MA Paper Oral Defense

The paper defense is an opportunity for students to demonstrate their knowledge and the quality of their thinking. It can even be fun, as students get a chance to spar with experts from a variety of fields who have read their paper closely. Since the defense is meant to be an important step in students’ professional development, it is appropriate to approach it as a professional situation – i.e. in professional attire. Oral Defenses are held three times each year, in September, December, and April/May.

Defense Panel

Oral Defense Panels consist of three professors, each with expertise relevant to the paper topic. One of the professors – the chairperson of the panel – will be the student’s adviser. The other two professors will be chosen by the Director of Graduate Studies.

Oral Defenses are open to the public, so there may be other people in the room as well. Students are welcome to invite friends and family to come to their defense. Once the defense has started, however, no one may enter or leave the room until the defense is completed.

Scheduling the Defense

Defenses are held three times each year, in September, December, and April/May. Students may defend during any of these three times. Students must be registered during the term in which they defend. Students should talk with the Graduate Programs Administrator to make sure that they are appropriately registered. Please see the page on the MA Paper Process for details on deadlines that the student must observe.

Oral Defenses are scheduled by the IR Department’s Senior Administrative Assistant (617-353-9278). Defense scheduling will begin promptly on the morning after the Defense Authorization form is submitted. The IR Department will NOT schedule a defense for a student who has not submitted this form. Students are notified of their Oral Defense date via email. Students should make certain that the IR Department has a current email address for them and should check their email regularly.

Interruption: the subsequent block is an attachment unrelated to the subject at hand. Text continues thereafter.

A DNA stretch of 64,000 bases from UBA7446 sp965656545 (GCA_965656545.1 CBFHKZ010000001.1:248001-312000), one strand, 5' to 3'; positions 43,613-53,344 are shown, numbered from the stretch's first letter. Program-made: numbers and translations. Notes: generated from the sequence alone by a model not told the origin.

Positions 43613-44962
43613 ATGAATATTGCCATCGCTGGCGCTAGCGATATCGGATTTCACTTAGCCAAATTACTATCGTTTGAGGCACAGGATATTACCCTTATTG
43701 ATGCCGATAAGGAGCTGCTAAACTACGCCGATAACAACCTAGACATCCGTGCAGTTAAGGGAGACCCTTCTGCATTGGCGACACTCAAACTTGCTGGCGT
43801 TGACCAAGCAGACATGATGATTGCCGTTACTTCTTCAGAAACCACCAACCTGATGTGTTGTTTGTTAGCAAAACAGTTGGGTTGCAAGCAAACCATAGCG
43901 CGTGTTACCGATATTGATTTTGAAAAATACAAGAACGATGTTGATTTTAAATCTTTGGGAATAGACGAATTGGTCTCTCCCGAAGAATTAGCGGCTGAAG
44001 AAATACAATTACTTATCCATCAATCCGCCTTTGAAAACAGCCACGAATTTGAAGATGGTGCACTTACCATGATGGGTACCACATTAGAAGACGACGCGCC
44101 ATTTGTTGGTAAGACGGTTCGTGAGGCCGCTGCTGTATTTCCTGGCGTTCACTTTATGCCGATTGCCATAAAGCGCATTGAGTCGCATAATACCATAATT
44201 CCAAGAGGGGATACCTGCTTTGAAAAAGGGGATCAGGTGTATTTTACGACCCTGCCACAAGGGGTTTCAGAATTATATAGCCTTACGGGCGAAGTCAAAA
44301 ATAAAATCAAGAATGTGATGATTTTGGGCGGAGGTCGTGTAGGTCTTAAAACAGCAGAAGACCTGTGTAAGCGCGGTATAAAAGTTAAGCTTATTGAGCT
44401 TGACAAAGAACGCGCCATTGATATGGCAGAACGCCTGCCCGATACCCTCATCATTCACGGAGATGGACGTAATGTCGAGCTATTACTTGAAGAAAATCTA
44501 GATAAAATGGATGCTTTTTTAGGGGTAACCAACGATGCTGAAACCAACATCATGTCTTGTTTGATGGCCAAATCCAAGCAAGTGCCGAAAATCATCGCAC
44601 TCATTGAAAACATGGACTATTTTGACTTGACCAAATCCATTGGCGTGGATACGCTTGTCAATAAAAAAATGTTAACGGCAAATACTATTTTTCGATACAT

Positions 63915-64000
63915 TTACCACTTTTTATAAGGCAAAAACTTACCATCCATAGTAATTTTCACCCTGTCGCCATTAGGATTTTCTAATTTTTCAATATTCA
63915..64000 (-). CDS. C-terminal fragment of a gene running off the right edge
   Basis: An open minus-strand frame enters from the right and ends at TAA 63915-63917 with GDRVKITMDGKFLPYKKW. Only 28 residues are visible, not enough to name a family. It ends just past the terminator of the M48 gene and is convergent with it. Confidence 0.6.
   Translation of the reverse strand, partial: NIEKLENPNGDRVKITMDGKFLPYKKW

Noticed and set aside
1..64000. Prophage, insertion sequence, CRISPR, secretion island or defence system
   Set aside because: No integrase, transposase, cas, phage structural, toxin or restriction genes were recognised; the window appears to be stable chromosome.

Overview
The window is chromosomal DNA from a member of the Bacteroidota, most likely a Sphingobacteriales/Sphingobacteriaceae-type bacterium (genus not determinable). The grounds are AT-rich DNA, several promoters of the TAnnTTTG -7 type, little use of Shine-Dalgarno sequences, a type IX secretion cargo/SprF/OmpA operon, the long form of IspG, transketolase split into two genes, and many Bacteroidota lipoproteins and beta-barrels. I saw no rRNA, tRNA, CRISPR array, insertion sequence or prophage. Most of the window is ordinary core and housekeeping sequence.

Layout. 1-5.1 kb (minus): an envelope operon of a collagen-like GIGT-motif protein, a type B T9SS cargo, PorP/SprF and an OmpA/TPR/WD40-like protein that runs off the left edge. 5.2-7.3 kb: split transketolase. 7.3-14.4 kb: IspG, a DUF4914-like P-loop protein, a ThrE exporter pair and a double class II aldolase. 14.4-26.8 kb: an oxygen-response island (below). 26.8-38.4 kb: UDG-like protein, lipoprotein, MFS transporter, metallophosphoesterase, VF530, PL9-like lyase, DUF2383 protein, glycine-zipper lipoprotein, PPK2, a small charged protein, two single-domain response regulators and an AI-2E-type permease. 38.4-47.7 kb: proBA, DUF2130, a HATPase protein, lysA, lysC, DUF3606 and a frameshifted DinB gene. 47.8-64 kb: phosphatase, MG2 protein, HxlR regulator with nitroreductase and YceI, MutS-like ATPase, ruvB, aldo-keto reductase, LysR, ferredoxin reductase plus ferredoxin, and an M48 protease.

Scheduling the defenses is always a difficult project. Professors tend to be very busy, particularly toward the end of the semester when two two out of three of the Oral Defense Periods fall. Due to the difficulty of finding a time when all three of the professors on the panel are available, we need students to be flexible with their schedule. We expect students to be available to defend at any time during the Oral Defense period. The IR Department will do its best to provide students with one week prior notice of their defense date, and will provide them with a minimum of three days prior notice.

Students may make scheduling requests for serious reasons. The following are examples of justified reasons for scheduling requests: religious holy days observed by the student; marriage of a family member or close friend; job interview which cannot be scheduled for another day; class meetings which fall during the defense period (in those cases in which students are still completing their coursework in the term during which they defend).

Such requests must be made in writing (email preferred) by the end of the day on which the Defense Authorization form is due. Requests made verbally or after that deadline will be disregarded. Scheduling begins the morning after the Defense Authorization form deadline, so we absolutely must know of any scheduling issues by that deadline.

Students may also make requests for media equipment, such as a projector for a PowerPoint presentation. Finally, students may request specific professors for their defense panel; however, students should keep in mind that it is the Director of Graduate Studies, not the student and not the adviser, who has final say on the composition of defense panels. All such requests must be submitted in writing (email) by 5:00 pm on the Defense Authorization form deadline. Any requests not submitted by the deadline or not submitted in writing will be disregarded.

Presentation

Defenses begin with a presentation by the student. Students should talk with their adviser about their presentation! Each adviser will have his/her own ideas about how this should be done. Students should follow the advice of their adviser. In general, the presentation should run about 10-12 minutes, and should follow a few simple guidelines: